The flaw in your argument is that "surpass" doesn't just mean that you should be able to run all algorithms, it includes a notion of complexity, i.e. how many time steps you will take to simulate an algorithm.
How do you simulate an algorithm with a Turing machine? A Turing machine consists of a finite state machine and an infinite tape. A Turing Machine does run an algorithm, determined by its initial state and the state transition matrix, but what I think you are talking about is Universal Turing Machines (UTM) that can read "code" (which is usually a description of another Turing machine) written on a "code segment" of the tape and then simulate that machine on input data written on the "data segment" of the tape.
Turing machines can differ in the number of states in their finite state machines (and also in the alphabet they write on the tape but any finite alphabet is easily encoded in binary so this should not be the big reason for differences among Turing machines). So, you can have UTMs with bigger state machines and UTMs with smaller state machines. The bigger UTM could possibly surpass the smaller one if they use the same encoding for the "code" part of the tape.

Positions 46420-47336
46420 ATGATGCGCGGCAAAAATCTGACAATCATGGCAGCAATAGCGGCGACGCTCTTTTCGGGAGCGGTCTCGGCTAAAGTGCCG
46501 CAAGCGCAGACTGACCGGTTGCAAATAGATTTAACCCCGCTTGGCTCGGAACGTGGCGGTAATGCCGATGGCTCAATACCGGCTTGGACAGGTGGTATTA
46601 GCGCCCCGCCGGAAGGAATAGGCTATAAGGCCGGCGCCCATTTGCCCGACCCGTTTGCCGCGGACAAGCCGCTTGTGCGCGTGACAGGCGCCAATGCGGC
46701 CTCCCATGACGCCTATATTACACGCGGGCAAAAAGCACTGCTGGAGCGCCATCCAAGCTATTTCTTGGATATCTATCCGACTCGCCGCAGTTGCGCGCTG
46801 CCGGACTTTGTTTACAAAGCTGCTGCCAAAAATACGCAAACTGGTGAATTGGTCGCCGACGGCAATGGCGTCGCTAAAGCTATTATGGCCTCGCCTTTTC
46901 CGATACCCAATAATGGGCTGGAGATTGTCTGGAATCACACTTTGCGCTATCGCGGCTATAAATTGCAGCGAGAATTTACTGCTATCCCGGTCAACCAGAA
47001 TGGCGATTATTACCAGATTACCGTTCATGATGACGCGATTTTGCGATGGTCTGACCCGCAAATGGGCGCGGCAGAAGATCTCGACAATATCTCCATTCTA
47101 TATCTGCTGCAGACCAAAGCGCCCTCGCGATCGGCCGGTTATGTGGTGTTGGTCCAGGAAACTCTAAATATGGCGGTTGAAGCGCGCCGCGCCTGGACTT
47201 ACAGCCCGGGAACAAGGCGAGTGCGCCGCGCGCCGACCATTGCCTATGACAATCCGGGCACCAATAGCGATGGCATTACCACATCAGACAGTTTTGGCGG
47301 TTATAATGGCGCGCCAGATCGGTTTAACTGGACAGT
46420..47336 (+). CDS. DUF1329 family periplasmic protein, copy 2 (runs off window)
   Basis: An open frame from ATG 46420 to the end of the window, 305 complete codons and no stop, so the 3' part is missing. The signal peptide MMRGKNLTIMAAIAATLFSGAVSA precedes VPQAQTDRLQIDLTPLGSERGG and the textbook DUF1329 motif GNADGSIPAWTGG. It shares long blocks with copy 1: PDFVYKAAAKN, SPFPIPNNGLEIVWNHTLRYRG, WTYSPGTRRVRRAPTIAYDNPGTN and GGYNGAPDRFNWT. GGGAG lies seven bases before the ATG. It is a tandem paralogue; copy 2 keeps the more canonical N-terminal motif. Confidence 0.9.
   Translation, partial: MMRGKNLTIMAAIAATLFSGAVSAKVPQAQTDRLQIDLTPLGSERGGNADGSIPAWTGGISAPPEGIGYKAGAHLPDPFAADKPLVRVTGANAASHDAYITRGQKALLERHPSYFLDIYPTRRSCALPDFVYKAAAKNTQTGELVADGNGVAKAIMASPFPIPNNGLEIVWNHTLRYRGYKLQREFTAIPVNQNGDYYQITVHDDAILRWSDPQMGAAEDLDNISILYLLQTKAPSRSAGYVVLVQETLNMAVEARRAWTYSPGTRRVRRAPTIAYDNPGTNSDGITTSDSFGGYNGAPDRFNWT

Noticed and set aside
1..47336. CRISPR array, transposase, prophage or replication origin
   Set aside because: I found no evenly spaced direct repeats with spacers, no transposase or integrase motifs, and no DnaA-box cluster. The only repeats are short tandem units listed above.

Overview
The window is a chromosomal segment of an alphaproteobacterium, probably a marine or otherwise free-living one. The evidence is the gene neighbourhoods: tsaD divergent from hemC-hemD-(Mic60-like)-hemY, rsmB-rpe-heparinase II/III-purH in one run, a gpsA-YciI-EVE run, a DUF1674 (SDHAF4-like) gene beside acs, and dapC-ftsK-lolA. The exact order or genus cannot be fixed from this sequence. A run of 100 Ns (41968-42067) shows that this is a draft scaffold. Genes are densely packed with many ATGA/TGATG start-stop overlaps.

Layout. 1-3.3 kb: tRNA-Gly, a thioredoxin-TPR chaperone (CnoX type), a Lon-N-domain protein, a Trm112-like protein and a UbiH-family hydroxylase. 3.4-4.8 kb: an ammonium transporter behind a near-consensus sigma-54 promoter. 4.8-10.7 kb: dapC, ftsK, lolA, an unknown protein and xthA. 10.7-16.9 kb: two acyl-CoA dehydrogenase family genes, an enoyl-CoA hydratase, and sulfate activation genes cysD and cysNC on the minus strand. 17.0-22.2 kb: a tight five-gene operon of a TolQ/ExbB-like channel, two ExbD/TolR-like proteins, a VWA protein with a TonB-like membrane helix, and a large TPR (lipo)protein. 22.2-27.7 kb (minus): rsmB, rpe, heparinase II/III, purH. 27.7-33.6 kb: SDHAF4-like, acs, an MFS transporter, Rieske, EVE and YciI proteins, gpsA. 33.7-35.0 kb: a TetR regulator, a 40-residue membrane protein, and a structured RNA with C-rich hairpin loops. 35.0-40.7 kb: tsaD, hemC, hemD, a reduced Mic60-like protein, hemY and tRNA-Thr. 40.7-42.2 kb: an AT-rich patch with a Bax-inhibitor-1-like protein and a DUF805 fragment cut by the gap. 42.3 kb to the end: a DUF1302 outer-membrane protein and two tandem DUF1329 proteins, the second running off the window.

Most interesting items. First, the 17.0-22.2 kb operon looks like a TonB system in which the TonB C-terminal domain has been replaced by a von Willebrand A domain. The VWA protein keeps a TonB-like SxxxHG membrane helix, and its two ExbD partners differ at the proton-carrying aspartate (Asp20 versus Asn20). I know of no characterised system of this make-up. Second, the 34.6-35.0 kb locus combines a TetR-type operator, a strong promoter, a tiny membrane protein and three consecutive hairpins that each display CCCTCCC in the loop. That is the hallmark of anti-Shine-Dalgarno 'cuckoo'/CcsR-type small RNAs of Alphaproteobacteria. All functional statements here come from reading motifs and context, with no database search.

You can also play around with the code used to describe the TM being simulated. This code could be C++, for example, or could be a Neural network with the synapse strength written down as a matrix. Which description is better for computation depends on the problem.
An example comparison among UTMs with different state machines: consider different compilers for the same language, say C++. Both of them will first compile C++ to assembly and then run another UTM which reads and executes assembly (your physical CPU). So, a better compiler will run the same code faster.
Back to humans vs computers, humans are neural networks that run algorithms like those you would write in C++. This involves a costly and inefficient conversion of the algorithm into hand movements. A computer uses a compiler to convert C++ to assembly that it can run natively, so it's able to do a much more efficient implementation of C++ code. Alternately, humans have a ton of neurons, and the neural code, i.e. synapse strength, is hard to read, so current computers cannot run that code yet.